What is Islam?

What is Islam?


Belief in the Divine Scriptures
Mohamed Helal 838

Belief in the Divine Scriptures

Belief in the Divine Scriptures[1]

     The following are the books which Allah sent to His prophets, the most important of which are the Scriptures of Abraham, the Torah and the Bible of Moses, the Psalms of David, the Gospel of Jesus Christ, and the Qur’ān of Muḩammad, peace upon them all. The original books sent down upon the prophets before Muḩammad, peace be upon him, were not written down under the supervision of their respective prophets. Thus, the process of their transcription involved fabrication and alteration, as stated in the Glorious Qur’ān:

“So woe to those who write something down with their own hands and then claim, ‘This is from Allah,’ in order to make some small gain. Woe to them for what their hands have written! Woe to them for all that they have earned! Woe to them for all that they have earned!” (Qur’ān, 2:79)

     The books that now exist were written by human hands, and should therefore be admitted or denied only by reference to the Qur’ān. The Qur’ān alone is the Book which Allah has guarded against alterations and discrepancy. Allah the Most High says,

“We have really sent down the Qur’ān, and We will indeed guard it.” (Qur’ān, 15:9)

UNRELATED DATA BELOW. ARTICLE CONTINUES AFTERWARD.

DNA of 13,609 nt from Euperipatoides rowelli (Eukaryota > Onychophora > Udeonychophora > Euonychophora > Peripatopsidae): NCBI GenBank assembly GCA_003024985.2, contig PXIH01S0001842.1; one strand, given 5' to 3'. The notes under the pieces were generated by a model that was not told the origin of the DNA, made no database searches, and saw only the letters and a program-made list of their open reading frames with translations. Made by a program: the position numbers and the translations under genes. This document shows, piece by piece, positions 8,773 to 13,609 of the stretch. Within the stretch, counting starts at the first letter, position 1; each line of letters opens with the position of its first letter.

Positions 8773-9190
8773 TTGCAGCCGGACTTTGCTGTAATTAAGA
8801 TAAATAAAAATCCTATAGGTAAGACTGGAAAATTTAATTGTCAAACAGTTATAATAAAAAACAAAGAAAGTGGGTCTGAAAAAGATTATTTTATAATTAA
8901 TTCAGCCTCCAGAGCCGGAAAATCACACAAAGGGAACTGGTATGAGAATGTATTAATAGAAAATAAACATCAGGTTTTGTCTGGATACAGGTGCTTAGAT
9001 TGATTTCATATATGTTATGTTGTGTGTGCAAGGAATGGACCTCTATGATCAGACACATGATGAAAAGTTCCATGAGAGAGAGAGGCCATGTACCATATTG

Allah the Most High also says,

“When our clear revelations are recited to them, those who do not expect to meet with Us say, ‘Bring [us] a different Qur’ān, or change it.’ You [Prophet] say, ‘It is not for me to change it of my own accord. I only follow what is revealed to me, for I fear the torment of an awesome Day, if I were to disobey my Lord.” (Qur’ān, 10:15)

     Yet it did not descend in one piece, as a whole, at one time, like the other books. Instead, it descended piecemeal within duration of twenty three years, and the Prophet, peace be upon him, instructed some of the followers, who were the chroniclers of revelation, to take down all that descended upon him.

     From this transcribed collection of revelation, the Qur’ān was arranged, after which ‛Uthmān Ibn ‛Affān commissioned a number of copies to be made and distributed to capital cities at the time. The Muslims were keen on studying and taking the Qur’ān in from generation to generation, memorizing it in its entirety until today, when it has reached us safely from any discrepancy or alterations.


[1] Shaikh ‛Aṭiya Ṣaqr, Former Chairman of Al-Azhar Fatwa Committee, “Understanding Islam”, Al-Azhar Center for Translation (ACT), 2017, p. 21.



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